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Getting regular sleep promotes positive health, but inconsistent sleep patterns that result from insomnia can disrupt your sleep cycle and cause you to lose hours of sleep.

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What Is Insomnia?

Insomnia is a relatively common sleep disorder that prevents you from getting a sufficient amount of sleep. In some cases, insomnia prevents sleep onset. In other cases, it stems from sleep disturbances that lead to poor sleep or the inability to fall back asleep after waking in the middle of the night.

Insomnia is a medical condition that may incur side effects including daytime sleepiness, irritability, and compromised mental health. In some cases, the effects of insomnia can lead to further insomnia, as anxiety about risk factors prevents people from falling asleep.

5 Types of Insomnia

Several different types of insomnia can cause sleep restrictions in children, adults, and older adults. These types include:

  1. Chronic insomnia: Chronic insomnia is diminished sleep that emerges at least three days per week for at least a month. Its prevalence is most common in those with physical or mental health difficulties, ranging from sleep apnea to depression. In these cases, individuals may experience secondary insomnia (or comorbid insomnia), a type of insomnia that occurs as a side effect of another condition. Other sufferers experience primary insomnia—meaning it is a person's primary issue and not a side effect.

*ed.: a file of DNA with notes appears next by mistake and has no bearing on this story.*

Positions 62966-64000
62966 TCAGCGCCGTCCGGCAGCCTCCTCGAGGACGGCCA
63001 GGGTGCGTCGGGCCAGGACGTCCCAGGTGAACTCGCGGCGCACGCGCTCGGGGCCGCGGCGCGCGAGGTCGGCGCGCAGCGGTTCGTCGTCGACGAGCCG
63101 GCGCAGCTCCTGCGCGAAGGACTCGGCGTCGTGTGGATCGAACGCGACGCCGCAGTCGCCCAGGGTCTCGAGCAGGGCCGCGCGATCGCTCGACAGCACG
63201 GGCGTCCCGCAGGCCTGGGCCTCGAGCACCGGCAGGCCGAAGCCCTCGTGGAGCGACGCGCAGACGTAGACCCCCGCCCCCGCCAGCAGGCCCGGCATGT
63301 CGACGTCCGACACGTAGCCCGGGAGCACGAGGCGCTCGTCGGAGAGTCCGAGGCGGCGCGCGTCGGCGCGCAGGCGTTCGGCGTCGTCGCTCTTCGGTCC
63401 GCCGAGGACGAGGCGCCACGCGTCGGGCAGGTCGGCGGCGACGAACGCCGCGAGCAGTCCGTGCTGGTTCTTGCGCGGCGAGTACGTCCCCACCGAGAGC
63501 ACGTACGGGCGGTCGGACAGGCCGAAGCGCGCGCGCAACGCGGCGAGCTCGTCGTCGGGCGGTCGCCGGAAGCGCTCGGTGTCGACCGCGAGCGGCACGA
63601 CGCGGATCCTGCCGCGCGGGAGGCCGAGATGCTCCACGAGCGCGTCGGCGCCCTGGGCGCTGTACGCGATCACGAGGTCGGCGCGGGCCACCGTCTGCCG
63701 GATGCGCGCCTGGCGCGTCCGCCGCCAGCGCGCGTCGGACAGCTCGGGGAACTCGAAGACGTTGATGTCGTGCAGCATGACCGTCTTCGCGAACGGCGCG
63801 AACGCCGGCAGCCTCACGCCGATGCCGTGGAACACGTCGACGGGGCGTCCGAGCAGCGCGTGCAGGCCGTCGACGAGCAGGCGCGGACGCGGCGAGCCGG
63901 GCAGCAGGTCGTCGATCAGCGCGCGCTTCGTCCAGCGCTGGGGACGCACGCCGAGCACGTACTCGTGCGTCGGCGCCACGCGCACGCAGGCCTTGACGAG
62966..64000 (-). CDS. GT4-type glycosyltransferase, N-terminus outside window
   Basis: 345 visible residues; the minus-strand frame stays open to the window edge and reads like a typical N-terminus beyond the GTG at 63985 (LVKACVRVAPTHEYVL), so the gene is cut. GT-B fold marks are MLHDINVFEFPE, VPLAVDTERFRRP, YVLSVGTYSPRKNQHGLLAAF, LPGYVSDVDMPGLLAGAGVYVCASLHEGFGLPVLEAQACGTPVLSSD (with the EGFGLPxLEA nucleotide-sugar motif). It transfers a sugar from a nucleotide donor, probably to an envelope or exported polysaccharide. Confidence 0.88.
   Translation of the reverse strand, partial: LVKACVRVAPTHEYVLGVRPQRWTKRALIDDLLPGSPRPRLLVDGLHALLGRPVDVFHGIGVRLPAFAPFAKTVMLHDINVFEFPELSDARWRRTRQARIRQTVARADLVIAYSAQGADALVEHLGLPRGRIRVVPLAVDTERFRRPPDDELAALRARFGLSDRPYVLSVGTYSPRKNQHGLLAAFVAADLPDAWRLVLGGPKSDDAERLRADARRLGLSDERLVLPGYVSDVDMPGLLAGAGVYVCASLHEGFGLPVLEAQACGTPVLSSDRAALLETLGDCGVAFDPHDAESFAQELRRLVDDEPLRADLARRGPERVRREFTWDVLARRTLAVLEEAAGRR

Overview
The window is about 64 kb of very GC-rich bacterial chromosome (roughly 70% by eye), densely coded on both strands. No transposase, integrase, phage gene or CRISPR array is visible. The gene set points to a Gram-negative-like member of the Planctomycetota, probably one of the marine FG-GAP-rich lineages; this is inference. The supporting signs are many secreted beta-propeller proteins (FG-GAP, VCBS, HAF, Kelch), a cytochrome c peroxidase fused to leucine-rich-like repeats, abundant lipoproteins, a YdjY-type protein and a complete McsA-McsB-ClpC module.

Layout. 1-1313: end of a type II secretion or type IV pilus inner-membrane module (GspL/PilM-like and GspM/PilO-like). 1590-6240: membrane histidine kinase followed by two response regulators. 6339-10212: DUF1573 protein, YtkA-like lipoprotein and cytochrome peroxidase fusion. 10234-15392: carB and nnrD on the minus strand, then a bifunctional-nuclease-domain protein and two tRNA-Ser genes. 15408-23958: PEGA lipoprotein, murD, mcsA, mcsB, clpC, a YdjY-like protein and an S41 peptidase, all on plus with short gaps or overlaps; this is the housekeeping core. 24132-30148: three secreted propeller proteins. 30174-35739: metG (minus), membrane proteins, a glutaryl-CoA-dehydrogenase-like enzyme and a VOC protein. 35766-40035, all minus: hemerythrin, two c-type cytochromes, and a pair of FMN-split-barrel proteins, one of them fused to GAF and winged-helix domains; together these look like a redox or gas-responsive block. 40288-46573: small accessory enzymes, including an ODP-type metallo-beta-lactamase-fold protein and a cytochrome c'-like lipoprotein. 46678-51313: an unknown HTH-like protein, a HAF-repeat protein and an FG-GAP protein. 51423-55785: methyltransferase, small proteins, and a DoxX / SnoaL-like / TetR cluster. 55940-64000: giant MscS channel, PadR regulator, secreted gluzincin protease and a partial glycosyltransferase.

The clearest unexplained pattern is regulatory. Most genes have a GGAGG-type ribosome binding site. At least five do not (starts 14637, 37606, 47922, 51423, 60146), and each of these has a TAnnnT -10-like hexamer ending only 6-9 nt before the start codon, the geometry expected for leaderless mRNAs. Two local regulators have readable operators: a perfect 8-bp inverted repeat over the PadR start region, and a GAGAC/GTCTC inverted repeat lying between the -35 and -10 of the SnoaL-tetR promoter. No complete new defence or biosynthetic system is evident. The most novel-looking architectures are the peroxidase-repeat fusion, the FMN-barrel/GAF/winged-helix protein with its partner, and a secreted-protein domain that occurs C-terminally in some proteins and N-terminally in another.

2. Acute insomnia: Also known as adjustment insomnia, acute insomnia is a reduction in sleep time that results from common causes like jet lag, an unfamiliar bed or bed partner, environmental factors like light and noise, and new medications. It is considered short-term insomnia and typically resolves on its own or with improved sleep hygiene. Acute insomnia brought on by grief could transition into chronic insomnia.
  3. Onset insomnia: This subtype of insomnia is a sleep problem that specifically prevents people from falling asleep. It may result from mental difficulties such as depression or physical issues, such as high blood pressure or restless leg syndrome. Onset insomnia may be treated in the short-term with over-the-counter sleep aids or sleeping pills in accordance with a doctor’s medical advice.
  4. Maintenance insomnia: Some people can fall asleep relatively easily, but they suffer from poor quality sleep that causes them to wake up and have trouble falling back asleep. This type of sleep impairment can come from inconsistent sleep habits, such as shifting bedtimes earlier and later. It can also come from physical ailments like restless leg syndrome.
  5. Behavioral insomnia of childhood (BIC): Approximately one quarter of children experience some form of behavioral insomnia and have trouble sleeping. In some cases, children become dependent on the presence of a parent or loved one to fall asleep and must be weaned off the habit. Other children with inconsistent sleep schedules may experience diminished sleep quality.
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Want to Learn More About Catching Those Elusive Zs?

Saw some of the best darn logs of your life with a MasterClass Annual Membership and exclusive instructional videos from Dr. Matthew Walker, the author of Why We Sleep and the founder-director of the Center for Human Sleep Science at the University of California, Berkeley. Between Matthew’s tips for optimal snoozing and info on discovering your body’s ideal rhythms, you’ll be sleeping more deeply in no time.

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